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A few weeks ago I had an interesting talk about ghosts with a man who has researched the massacre of British soldiers in the village of Le Paradis during WW2.
He has spent much of the past 6 years dealing with ghosts, not the ghosts of the dead, but ghosts of assumptions and imaginings, regrets and reproach.
He told me of an elderly man he had met - well into his 90s - who had spent his early 20s as a signalman in France. One day when signals failed he dispatched two young lads on bikes to deliver the message by hand. They did not return. They were presumed dead. He did not talk of it.
And then, over a sherry, over 70 years later, he did. He spoke of how the ghosts of those young soldiers had haunted him through the decades, he spoke of his regrets and remorse.
So my friend took down the names and took to the archives.
He found the records of these 2 soldiers - records of them being captured by German forces, records of them being interred in prisoner of war camps, records of them being demobbed after the end of the war and returning to family and friends to live out full lives.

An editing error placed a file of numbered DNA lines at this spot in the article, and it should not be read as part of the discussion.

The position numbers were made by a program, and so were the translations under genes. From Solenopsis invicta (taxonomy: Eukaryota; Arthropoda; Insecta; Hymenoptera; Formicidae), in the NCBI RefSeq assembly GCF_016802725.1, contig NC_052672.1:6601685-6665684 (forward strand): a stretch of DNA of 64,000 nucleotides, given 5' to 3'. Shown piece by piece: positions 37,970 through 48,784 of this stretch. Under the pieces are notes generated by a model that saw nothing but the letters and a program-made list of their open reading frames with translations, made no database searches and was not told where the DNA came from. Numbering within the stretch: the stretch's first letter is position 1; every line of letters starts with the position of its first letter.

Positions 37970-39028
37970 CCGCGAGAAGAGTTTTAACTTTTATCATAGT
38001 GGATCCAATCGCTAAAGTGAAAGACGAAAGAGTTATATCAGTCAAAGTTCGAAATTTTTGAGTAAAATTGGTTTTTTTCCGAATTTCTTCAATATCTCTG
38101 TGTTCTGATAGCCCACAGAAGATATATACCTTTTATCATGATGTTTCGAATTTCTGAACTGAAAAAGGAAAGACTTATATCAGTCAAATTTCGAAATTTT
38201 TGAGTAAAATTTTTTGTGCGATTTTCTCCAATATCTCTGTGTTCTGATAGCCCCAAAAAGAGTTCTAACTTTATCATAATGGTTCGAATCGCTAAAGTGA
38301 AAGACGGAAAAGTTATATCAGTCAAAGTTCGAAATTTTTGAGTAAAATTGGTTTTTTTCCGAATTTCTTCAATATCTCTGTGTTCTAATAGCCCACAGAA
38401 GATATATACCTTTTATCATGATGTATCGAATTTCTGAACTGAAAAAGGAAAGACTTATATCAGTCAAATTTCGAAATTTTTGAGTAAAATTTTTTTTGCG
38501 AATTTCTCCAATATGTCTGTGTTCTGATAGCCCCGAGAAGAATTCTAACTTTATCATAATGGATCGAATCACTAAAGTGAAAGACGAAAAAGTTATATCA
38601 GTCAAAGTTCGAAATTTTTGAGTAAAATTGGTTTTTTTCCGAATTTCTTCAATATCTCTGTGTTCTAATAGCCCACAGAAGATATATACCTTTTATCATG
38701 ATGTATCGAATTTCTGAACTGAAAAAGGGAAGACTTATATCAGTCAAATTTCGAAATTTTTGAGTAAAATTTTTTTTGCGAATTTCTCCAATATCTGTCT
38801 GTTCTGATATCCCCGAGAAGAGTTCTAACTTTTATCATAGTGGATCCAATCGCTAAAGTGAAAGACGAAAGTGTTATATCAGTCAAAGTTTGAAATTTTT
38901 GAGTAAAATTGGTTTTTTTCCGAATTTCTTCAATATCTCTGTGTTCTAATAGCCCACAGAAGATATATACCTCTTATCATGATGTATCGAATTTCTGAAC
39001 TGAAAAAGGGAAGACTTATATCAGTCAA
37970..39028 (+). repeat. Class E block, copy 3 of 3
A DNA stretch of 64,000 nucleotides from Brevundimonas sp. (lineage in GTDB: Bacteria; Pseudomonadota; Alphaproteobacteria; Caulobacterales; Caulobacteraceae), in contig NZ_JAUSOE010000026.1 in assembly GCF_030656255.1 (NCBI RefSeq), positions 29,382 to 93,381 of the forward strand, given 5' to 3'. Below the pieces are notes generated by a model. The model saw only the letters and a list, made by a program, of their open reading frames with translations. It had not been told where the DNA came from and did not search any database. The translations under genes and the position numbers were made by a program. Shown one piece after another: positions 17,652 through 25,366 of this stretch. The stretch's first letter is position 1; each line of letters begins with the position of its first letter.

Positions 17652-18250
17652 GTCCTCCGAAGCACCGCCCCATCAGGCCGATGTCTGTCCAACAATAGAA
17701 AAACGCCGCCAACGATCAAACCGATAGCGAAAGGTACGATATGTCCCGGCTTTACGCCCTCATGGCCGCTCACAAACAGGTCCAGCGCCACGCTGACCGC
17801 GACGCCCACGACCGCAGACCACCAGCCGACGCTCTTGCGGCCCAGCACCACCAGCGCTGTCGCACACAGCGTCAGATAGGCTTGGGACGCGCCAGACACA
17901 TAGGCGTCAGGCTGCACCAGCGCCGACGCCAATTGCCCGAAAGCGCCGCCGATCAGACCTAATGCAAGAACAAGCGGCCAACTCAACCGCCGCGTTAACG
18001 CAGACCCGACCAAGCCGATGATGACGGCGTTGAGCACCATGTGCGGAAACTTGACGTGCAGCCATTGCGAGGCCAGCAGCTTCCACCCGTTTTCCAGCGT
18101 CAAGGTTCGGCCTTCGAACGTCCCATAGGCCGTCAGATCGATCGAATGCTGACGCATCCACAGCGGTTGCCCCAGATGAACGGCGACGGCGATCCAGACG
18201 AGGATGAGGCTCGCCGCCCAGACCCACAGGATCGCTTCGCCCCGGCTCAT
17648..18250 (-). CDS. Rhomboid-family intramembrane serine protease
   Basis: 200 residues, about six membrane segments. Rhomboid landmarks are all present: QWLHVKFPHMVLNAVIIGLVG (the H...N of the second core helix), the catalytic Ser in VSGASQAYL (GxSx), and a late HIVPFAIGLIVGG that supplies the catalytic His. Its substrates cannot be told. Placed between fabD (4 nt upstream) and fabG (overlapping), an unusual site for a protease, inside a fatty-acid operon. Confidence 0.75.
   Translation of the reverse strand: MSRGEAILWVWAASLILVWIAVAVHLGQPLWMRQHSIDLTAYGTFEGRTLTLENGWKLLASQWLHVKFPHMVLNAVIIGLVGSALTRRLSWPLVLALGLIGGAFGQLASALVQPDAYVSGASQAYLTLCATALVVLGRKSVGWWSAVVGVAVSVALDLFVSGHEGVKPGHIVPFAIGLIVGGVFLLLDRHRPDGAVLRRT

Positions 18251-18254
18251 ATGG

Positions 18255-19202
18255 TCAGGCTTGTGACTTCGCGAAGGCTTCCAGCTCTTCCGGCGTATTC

They were not ghosts, they lived, but assumptions, regret and self reproach had made them into ghosts. The ghosts were created by an inability to face the questioning that might have confirmed the worst, a ghostly omission.
It made me think of situations in my own life - not ones dealing in these extremes of real life and death, but where I have allowed things to die because of assumptions, because it is easier to pack up the hurt and move on rather than to question what has actually happened. It often seems easier not to talk, not to think, to glide around a subject than to question and find the truth.
It made me resolve to be stronger and to chase away the ghosts left by assumptions.